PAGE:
Transparency International Presents Complex Picture of Georgian Institutions
By Ernest Petrosyan
Tuesday, October 25Ending research spanning two years, Transparency International Georgia has released a report entitled “Georgia National Integrity System Assessment”. The study involves an analysis of the 12 main institutions that play a key role in terms of promoting good governance and preventing corruption in the country.
Recognized widely, National Integrity System (NIS) studies are conducted throughout the world according to a methodology developed by the Transparency International Secretariat. The Georgia National Integrity System Assessment was carried out between 2009-2011 and this is the first time its results have been released.
Newly published, a significant part of the report refers to the assessment of Georgian media. The report reads that the government has enacted the most progressive and liberal laws governing the establishment and operation of media entities, while in practice the media remains less transparent, accountable and independent.
Evidently, the report says, degrees of independence varies across different types of media, as well as between those based in the capital and those in the regions. It is however mentioned that printed media, radio and online outlets generally operate freely in Georgia. The reports highlights that the government has not resorted to censorship but is generally understood to have established control over the country's most influential TV stations through their acquisition by government-friendly businessmen, forcing journalists employed by these stations to practice self-censorship.
Some of the report refers to the law enforcement agencies, which, according to the report improved the material and human resources aspects due to ample funding from the state budget.
The report says that “the Ministry of Internal Affairs and the Prosecutor's Office are among the country's most powerful and influential agencies, although they are still occasionally used for promoting the partisan interests of political leadership. The anti-corruption activities of the law enforcement agencies have resulted in a virtual eradication of bribery in the public administration. At the same time, problems remain in terms of the transparency and accountability of these agencies”.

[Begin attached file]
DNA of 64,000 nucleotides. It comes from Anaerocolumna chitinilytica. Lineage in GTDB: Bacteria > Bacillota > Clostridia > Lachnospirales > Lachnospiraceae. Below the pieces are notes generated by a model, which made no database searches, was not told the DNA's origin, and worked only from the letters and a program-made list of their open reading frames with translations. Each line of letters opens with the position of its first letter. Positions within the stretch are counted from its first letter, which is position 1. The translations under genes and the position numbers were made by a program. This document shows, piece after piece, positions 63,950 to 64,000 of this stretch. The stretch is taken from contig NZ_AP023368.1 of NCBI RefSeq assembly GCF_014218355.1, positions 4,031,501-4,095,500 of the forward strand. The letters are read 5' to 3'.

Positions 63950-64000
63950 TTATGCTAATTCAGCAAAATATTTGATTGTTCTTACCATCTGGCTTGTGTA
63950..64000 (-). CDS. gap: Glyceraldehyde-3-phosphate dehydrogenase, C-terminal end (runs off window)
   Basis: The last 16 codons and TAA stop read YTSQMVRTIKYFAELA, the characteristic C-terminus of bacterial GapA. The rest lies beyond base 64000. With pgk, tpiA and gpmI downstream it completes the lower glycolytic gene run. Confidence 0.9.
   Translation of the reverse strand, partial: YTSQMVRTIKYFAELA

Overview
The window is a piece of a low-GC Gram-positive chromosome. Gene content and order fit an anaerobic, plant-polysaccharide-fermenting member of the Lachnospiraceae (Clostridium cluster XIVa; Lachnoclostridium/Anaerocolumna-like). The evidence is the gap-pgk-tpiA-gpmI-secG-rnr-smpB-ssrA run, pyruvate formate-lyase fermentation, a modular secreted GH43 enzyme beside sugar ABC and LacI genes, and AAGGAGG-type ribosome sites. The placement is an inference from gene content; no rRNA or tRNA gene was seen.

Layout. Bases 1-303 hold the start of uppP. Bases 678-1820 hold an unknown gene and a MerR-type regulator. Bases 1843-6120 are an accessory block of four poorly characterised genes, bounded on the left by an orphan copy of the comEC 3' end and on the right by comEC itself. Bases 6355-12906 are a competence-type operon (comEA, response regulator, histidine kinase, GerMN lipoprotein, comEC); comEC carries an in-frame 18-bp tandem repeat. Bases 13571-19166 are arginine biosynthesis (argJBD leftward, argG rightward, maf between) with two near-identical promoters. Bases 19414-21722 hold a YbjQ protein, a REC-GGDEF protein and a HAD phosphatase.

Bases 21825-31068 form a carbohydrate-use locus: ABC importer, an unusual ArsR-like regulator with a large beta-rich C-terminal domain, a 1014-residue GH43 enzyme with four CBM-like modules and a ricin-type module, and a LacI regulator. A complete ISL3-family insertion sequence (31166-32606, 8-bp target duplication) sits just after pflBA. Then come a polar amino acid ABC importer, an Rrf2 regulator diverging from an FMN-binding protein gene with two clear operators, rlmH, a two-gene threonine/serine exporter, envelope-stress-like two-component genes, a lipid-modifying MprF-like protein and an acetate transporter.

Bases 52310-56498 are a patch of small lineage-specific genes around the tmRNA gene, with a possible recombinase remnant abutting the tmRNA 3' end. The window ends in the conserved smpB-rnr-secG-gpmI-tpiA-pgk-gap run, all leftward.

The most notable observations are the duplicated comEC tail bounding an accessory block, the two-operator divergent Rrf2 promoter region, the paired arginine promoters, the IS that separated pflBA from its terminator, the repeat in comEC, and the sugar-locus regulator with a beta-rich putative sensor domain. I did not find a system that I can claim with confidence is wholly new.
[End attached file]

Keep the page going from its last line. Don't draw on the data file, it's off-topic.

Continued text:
What is more, according to the report, Georgia has a number of legal provisions designed to ensure the judiciary’s independence, which however, suffers from undue influence exerted by the Prosecutors Office and the executive branch during the adjudication of criminal cases where the political leadership's interests are at stake. The report, however, finds some positive aspects of the judiciary, which mainly includes the budget dramatically increasing, which in its turn increased salaries, improved infrastructure, equipment and staff.
Also, the document looks at opposition parties. According to it, nonetheless, Georgian legislation provides freedom to establish and further the operation of political parties, while in practice an extremely uneven distribution of resources between the ruling party and the opposition undermines effective political competition.
Notwithstanding the fact that parties normally operate without government pressure, there have been cases of intimidation and violence against opposition activists which have not been addressed properly by law enforcers. Political parties also lack effective procedures for internal democratic governance and their ability to aggregate and represent social interests is very limited.
Keeping with the format of other NIS reports, the report also looks at the business environment where a similar picture is given. There is a very benign legal framework in place to start in business, as registration is simple and the burden of the government is small. However, here also, practice shows that the absence of a fully independent judiciary and the resulting lack of protection against unwarranted government interference and infringements on property rights sometimes undermine the independence of the private sector.
Emphasizing the importance of the legislature, the report finds that this institution is presently incapable of effectively using oversight powers set out in the law, mainly because of its current composition with little opposition party representatives and the parliamentary majority closely tied to the executive. As for positives, according to Transparency International the legal provisions governing parliament's capacity and governance are generally adequate, as are the availability of resources and transparency of the legislature's work in practice.
Rather than presenting a straightforward analysis, the overall picture of the report is paradoxical. At first glance, the legislation is perfectly designed to build the right structures, however, in practice everything comes into contradiction with it.